Her dissection of the House of Windsor, entitled The Royals, is being published in the US and 11 other countries but not in the UK. She says it would fall foul of Britain's libel laws; her publishers claim they cannot find a publisher bold enough to take it on. What's all the fuss about?
Ms Kelley has spent four years compiling the investigation and hints that no punches are pulled, although she is under a strict embargo not to comment on the contents until publication.
"It doesn't have the kind of deference British writers bring to the subject," she says, "and for that reason it is not going to be published in the UK. The laws are so strong that you really can't write the kind of book that I have written, which is a straight-on look at the Royal Family."
Media speculation suggests she questions the fidelity of the Duke of Edinburgh while, according to the New York Post, she alleges the Queen Mother may have been illegitimate. Naturally, the publisher, Warner Books, is doing nothing to dampen the hype: advance copies are being held back, and American bookstores will be deluged with a million copies on publication day.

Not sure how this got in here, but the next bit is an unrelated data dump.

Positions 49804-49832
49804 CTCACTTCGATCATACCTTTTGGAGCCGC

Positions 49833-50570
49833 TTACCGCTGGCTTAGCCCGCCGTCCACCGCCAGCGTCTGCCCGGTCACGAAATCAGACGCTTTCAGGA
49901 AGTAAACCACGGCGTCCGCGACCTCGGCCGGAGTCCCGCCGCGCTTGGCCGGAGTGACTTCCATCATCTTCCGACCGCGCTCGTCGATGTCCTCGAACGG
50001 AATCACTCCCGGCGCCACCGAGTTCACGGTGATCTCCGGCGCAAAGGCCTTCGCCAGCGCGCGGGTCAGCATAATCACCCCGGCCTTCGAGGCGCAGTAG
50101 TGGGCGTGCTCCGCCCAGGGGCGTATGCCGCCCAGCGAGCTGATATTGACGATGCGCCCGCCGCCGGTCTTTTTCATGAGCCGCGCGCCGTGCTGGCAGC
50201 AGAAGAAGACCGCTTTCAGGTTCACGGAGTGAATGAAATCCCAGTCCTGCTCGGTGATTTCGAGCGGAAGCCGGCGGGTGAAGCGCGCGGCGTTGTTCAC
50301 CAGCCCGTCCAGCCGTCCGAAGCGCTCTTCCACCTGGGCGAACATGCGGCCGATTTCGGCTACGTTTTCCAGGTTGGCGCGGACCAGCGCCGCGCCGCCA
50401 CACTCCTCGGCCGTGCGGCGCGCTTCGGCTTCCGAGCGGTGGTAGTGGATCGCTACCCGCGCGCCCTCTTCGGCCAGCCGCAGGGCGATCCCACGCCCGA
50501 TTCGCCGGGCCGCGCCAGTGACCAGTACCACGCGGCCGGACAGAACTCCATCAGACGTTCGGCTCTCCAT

Ms Kelley is known for her close to the wire accounts of the secret lives of public figures. Her last book in 1991 was a scathing portrait of Nancy Reagan, suggesting adultery (with Frank Sinatra), unchecked power in the White House and untruthfulness about her background. Other books have targeted Jackie Onassis, Sinatra and Elizabeth Taylor.
Her efficiency in dissecting her subjects is matched only by the gore she leaves on the operating room floor. A New York Times reviewer once said: "She's an entertaining hatchet person whose mutilation techniques could put Jack the Ripper to shame, but as a historian and cultural critic, she's about as savvy as Geraldo Rivera [the TV chat show host]."
But Ms Kelley says she has talked to 1,000 people about the book and her reputation for keeping taped interviews is legendary.She says Buckingham Palace co-operated with her initially, but the Palace denies having anything to do with the book.
Ultimately, says Ms Kelley, the Windsors are a screwed-up family who are needed by the British emotionally, and she says the book will make people more comfortable about their own domestic problems. "Our dysfunctions are going to look like mere eccentricities. Theirs are played out on a huge scale."Reuse content